I had lunch at The Farm (The Farm Bakery Cafe & Gifts ) on Wed with Dave Whiting and Dave Dias.
Had a fantastic meal with great conversation. It’s been several years since I’ve been there. They are well known for their fruit tarts which were excellent as usual. They also do a lot more now, breakfast, lunch and a whole host of yummy bakery products.
Here is link to their extensive menu- https://www.thefarmbakerycafe.com/wp-content/uploads/2021/10/Fall21-Menu-Final1.pdf
If you are in the area, go check out The Farm, I highly recommend it!
Your Insurance Agent,
You already cook meat on the grill. Why not add fruits and veggies? They help you boost your summer nutrition and taste delicious.
Choose Fresh Produce
Whether you decide to grill pineapple, watermelon, corn or asparagus, make sure it’s fresh. Ideally, the produce you grill should be firm and picked within the past three days.
Brush on the Oil
You’ll want to stock quality canola, olive or coconut oil in your pantry before you grill produce. It adds extra flavor to your grilled produce and a light coating works together with foil packets or a non-stick grate to ensure the fruits and veggies don’t stick to the grill.
Mix a Few Marinades
In addition to the oil, prepare a few marinades. Olive oil infused with herbs, raspberries, mint or other flavorings, honey and low-fat or Greek yogurt enhance the taste of your grilled produce.
Leave the Skin On
The skin of many fruits and veggies contains healthy nutrients. So, leave veggie skins on when you grill them and maximize the nutrient content of the grilled veggies you eat. Most fruits, however, grill better without the skin.
Pre-Cook Some Veggies
Certain veggies cook more evenly on the grill when you pre-cook them in the kitchen. To prep asparagus, beets, broccoli, parsnips, potatoes, squash and carrots for grilling, steam or blanch them until they’re al dente. Alternatively, tomatoes, sweet potatoes, peppers, mushrooms, onions and eggplant will cook evenly when you grill them raw.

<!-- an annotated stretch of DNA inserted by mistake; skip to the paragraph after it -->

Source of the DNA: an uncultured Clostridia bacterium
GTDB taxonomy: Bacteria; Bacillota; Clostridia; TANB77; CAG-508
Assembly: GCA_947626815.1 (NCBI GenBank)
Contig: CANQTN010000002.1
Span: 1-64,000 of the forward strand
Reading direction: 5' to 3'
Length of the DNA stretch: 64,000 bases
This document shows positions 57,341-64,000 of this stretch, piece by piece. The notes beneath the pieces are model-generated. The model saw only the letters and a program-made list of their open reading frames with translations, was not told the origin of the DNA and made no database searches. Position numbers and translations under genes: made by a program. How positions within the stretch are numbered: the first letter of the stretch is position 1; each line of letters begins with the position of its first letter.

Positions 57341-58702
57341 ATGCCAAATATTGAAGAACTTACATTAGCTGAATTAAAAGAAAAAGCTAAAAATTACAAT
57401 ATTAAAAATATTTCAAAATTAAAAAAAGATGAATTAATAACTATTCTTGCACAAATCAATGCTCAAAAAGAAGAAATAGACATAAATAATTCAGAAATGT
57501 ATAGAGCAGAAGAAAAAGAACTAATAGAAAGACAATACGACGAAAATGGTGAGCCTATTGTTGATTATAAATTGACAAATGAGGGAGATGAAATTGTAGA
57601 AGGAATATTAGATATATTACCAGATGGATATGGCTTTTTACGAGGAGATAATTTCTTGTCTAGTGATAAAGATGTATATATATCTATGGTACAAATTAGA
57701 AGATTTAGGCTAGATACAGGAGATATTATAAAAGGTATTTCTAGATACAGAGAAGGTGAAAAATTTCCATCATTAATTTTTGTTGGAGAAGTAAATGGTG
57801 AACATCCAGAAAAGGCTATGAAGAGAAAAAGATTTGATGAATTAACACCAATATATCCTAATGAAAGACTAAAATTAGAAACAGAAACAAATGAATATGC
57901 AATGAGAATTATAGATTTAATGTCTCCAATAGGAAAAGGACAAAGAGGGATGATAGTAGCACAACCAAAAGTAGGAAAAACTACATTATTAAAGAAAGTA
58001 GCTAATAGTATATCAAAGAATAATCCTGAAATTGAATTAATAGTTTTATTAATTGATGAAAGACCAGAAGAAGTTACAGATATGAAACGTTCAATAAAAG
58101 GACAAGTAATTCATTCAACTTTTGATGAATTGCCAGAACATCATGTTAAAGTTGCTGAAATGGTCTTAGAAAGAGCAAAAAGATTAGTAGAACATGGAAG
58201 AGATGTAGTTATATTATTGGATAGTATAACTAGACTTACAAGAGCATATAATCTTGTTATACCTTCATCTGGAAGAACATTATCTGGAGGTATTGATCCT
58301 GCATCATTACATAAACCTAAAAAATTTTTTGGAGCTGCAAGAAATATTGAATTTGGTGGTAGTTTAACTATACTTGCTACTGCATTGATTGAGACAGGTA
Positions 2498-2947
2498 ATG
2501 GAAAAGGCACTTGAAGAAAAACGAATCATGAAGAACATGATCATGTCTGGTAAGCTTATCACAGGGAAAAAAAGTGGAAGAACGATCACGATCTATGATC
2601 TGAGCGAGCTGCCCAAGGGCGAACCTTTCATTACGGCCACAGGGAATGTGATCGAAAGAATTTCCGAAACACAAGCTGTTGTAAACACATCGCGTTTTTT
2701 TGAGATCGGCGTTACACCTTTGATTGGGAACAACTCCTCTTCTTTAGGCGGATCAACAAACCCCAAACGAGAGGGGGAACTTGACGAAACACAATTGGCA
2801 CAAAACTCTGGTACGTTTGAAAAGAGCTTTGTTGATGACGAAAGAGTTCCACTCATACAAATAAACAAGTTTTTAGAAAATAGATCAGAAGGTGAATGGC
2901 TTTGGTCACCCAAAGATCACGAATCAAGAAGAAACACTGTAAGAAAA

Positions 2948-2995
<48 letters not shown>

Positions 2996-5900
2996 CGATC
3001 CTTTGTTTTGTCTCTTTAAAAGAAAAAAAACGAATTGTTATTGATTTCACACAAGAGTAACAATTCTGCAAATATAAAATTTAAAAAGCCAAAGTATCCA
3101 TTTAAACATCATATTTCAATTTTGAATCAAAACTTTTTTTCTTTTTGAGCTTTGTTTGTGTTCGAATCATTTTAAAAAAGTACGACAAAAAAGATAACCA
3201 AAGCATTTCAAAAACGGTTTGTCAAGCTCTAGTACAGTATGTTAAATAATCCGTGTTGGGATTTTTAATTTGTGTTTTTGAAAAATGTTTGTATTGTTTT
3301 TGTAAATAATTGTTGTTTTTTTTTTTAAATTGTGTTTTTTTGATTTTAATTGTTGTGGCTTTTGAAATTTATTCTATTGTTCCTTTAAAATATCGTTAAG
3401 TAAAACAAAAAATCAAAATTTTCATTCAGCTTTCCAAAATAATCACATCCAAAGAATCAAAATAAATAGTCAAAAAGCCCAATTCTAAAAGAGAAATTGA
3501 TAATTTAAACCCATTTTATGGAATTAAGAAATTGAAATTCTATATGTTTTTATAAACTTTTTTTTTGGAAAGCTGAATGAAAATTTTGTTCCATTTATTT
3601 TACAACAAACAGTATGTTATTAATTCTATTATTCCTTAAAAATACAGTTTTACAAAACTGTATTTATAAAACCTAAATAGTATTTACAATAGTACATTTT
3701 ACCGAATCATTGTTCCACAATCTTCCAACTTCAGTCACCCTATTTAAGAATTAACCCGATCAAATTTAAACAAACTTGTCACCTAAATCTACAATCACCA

Use the Right Temperature
When you cook fruits and veggies over moderately hot coals, the outside could cook faster than the inside. You’ll want to rotate the produce between direct and indirect heat so that each piece cooks evenly and completely.
Whether you cook for one or 100, prepare fruits and veggies on the grill and enjoy a summer nutrition boost. They help you stay healthy, and you’ll feel good knowing that you’re helping your family and friends stay healthy, too.
Thanksgiving, one of the busiest and most anticipated holidays, is right around the corner. While everyone is undoubtedly focused on the food, football and shopping that are the highlights of the long weekend, it is also important to keep safety at the forefront of your mind as well. Staying safe starts at home. Being aware of some basic safe cooking practices can make your holiday both tasty and safe.
Caring for the Turkey
The star of the dinner table, the turkey, demands special care and attention. If it is frozen, it must be thawed using one of three methods: in the refrigerator, in the microwave or in cold water. Never thaw the bird on the countertop as that could allow harmful bacteria to multiple unabated. Regardless of the method that you use to thaw your turkey, it should be cooked immediately to prevent the multiplication of that bacteria.
Cleanliness is of utmost importance any time during cooking. It is particularly important, however, during Thanksgiving due to the volume of food that is typically prepared. The large size of the turkey also can make it difficult to handle.
Be sure to start with a clean work surface as well as clean hands and utensils. Keep raw foods – particularly meats – away from other foods to avoid contaminating cooked foods. Always wash everything raw foods touch – work surfaces, your hands, utensils – before using them with other foods.
When cooking foods – especially the turkey – keep the oven temperature at 325 degrees Fahrenheit or above. In order to ensure even cooking throughout, make sure the turkey is completely thawed. The internal temperature when checked on the meaty parts of the bird – the thigh, wing joint and breast – should read at least 165 degrees Fahrenheit. Be sure to refrigerate foods within two hours of being cooked to avoid an abundance of harmful bacteria that could sicken everyone.